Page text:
Amy Achs, AP Erie Correspondent
In addition to the TIF District public hearing, (view article here) the Erie Village Board addressed other business during their June 14th meeting.
Keith Moran of Moran Economic Development presented a summary of the plan for the process of establishing a Business Development District (BDD) and presented the Blight Analysis & Business Development District Plan explaining that the area described qualifies for this process that is similar to the TIF district but not as stringent with areas such as having deterioration, flooding issues, etc. allowed the area to qualify. The BDD is often paired with TIF District planning and has many similarities, but is distinctly different in other ways. The BDD is an economic incentive tool and is a sales tax-based program. It allows the village to bump the sales tax within the district from 7.25% to 8.25% as long as the money is used to fund redevelopment within the district. The new sales tax rate would be at or below other cities in neighboring communities that Erie residents shop in such as Moline 8.5%, Rock Island 8.5%, Sterling 8.25%, and Rock Falls 8.25%. The sales tax increase does not impact medical or prescription purchases, purchases licensed to the state of IL (boat and automobiles sales), or food purchased for consumption at home. For example, ordering a pizza from Casey’s is taxed, but purchasing a frozen pizza is not. Property taxes are not affected by a BDD.
The use of BDD funds is not as stringent as the TIF District guidelines and can be used to build buildings, purchase equipment, update building facades, repair sidewalks, and more. The generation of money is faster than the TIF District but the BDD would start generating funds as soon as it is put in place.
The BDD is used for business retention and business recruitment and to supplement residential development. The hope is to add and grow businesses to keep area residents from leaving the community to purchase many of their goods and services.
The Village Board voted unanimously to approve an ordinance that sets the public hearing date for the establishment of a business district in Erie. The Public Hearing will be July 12th at 5:15 in Village Hall. There will not be a required mailing to announce the hearing information but it will be published in the paper and on Facebook.
This May during the Community Service Project Day, high schoolers helped the Public Works Department take out the signs and landscaping at the entrances to Erie. The old Erie signs had shown wear and were cracked and other signage coming into town was out of date. The new signs for all five entrances to town were donated by Mel and Marlene Saad and include the new branding for the village “All Roads Lead to Erie”, but have been backordered. At this point, Revitalize Erie is hoping for a July installment.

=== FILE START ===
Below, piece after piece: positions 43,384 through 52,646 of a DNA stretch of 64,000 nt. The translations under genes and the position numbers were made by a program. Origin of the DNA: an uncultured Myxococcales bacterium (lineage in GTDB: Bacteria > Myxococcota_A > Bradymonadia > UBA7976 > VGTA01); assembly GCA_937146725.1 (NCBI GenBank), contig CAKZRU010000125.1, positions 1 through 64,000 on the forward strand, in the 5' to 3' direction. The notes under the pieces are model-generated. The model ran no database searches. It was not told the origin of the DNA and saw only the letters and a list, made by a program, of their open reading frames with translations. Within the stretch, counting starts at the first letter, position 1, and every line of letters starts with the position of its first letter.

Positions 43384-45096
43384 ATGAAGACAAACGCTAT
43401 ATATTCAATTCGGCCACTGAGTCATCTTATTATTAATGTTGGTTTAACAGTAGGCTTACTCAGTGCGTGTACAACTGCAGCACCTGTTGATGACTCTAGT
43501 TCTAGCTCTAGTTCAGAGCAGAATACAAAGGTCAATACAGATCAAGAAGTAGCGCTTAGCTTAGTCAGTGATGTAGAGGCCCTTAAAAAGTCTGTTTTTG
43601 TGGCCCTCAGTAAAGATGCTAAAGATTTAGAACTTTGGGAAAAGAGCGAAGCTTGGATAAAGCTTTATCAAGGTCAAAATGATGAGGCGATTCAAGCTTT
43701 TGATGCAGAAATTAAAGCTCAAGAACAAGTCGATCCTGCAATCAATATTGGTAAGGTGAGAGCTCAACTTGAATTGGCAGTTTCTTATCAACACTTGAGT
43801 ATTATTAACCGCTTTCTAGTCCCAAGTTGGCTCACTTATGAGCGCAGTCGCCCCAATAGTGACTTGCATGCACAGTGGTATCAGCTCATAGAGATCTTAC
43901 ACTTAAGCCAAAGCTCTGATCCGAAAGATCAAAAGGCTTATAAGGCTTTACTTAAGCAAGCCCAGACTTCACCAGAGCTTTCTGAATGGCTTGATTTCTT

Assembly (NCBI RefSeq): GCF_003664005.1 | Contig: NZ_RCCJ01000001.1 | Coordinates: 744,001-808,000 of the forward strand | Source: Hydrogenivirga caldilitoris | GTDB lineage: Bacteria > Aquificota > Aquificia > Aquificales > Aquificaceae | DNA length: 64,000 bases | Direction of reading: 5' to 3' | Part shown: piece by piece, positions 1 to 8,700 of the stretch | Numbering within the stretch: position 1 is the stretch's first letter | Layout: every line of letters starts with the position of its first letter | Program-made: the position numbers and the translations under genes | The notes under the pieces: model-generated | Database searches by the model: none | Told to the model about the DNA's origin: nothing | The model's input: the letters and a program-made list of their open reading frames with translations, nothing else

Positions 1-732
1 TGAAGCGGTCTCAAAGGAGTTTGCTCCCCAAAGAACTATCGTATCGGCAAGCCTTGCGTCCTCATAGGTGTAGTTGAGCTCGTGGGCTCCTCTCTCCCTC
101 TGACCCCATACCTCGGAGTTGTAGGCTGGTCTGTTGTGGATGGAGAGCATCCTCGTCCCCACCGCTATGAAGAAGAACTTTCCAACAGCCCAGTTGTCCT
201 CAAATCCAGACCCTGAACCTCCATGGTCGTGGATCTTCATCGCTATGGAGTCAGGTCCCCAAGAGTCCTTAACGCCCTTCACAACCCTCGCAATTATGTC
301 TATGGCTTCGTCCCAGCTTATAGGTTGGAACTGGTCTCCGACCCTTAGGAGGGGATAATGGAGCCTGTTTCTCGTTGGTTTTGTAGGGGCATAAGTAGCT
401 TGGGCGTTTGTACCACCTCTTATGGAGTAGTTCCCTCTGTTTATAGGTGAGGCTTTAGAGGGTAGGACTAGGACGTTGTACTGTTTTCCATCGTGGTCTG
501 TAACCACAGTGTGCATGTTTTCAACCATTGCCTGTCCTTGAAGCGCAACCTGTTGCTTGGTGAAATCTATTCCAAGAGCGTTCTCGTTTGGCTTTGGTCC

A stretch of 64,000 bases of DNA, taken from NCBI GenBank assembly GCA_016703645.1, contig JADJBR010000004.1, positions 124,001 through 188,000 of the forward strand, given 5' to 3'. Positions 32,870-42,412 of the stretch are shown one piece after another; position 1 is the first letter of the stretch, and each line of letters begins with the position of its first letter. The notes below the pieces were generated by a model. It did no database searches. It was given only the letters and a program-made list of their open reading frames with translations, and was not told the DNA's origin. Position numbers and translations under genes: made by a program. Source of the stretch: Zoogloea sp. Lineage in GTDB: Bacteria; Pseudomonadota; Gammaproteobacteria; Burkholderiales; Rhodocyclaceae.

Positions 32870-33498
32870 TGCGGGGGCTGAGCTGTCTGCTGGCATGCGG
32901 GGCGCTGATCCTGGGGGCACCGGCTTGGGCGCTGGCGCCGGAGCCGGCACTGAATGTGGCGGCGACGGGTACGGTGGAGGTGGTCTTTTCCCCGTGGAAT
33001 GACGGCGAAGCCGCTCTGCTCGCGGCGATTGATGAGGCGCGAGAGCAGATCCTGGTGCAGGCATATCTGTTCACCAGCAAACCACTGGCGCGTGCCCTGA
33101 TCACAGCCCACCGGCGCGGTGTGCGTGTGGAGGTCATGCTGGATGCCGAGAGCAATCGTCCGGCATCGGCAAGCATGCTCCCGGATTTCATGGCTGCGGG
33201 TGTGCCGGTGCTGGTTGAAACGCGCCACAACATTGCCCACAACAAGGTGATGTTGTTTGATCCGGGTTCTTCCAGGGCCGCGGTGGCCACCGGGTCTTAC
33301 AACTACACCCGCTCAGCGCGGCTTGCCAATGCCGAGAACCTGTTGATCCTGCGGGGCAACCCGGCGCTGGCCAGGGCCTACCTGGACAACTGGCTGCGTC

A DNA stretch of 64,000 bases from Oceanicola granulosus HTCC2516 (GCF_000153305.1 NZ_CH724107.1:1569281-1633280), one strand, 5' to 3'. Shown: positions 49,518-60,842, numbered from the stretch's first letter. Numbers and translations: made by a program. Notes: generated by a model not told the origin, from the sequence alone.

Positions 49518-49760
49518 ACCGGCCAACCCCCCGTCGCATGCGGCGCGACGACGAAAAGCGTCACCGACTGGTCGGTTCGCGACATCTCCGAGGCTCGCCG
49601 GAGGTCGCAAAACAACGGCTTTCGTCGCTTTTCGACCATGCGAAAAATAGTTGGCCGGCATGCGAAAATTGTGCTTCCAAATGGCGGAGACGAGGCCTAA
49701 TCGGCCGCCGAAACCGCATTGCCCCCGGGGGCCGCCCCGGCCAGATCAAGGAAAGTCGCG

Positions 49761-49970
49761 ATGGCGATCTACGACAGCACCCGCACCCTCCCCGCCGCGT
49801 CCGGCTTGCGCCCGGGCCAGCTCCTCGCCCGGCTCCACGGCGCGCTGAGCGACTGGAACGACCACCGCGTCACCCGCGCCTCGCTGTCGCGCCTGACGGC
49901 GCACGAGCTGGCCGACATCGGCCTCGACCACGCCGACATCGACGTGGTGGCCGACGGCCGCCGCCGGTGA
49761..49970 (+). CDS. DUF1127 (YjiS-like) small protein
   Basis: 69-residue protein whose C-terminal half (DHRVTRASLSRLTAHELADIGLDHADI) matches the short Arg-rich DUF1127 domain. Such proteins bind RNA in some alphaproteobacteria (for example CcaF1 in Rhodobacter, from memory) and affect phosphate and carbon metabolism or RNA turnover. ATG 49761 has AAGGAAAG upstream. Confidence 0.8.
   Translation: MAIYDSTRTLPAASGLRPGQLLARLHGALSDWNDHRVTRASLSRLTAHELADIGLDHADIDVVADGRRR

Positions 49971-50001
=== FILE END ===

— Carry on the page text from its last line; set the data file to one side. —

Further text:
The board voted unanimously to accept employment of Katelin Bridgman as the Community and Economic Director starting August 15 through July 21st. Bridgman has been working for the community as an intern as she finished her Master’s degree in Community and Economic Development. There are many important projects in the works that she would like to see completed that could greatly benefit Erie and the surrounding communities including grants applied for, the TIF district and Business Development District establishment and catalyst developments, planning and research requirements that are needed in order to apply for federal grants, municipal code updating, a community needs assessment and housing stock survey and more.
The Village is still working to hire a School Resource Officer with more interviews to come.
Village Intern -Katelin Bridgman
Redesigning Margaret Park – Town Triangle: The transformation of Margaret Park (the triangle) has been moving forward in a few different directions – a grant application, Revitalize Erie (RE) fundraisers, private donations, and Village of Erie contributions. A grant to help fund the project was not awarded, so the budget was revisited. Revitalize Erie has fundraised $11,701.00 with the Village of Erie contributing $6,128 toward the fountain restoration. During Village Garage Sales, Revitalize Erie was able to raise $1,000 thanks to the donation from the Hannis family’s estate sale. There was a shortage of $4,836 to finish the project. Bridgeman reported that RE has agreed to cover the shortage with the understanding that further fundraisers would be implemented such as an upcoming 50/50 raffle and asking for sponsors to donate the cost of the benches and trees as memorials. The organization plans to add plaques for each of the sponsors on the back of the brick sign. The Village is paying for the sod and its installation. The Board unanimously approved to allow Revitalize Erie to move forward with the rest of the redesign of the Park including installing new three benches, two trees installed by Heritage Landscaping, and accepting the bid from Stichter Construction of $4,200.00 to put in the new sidewalks.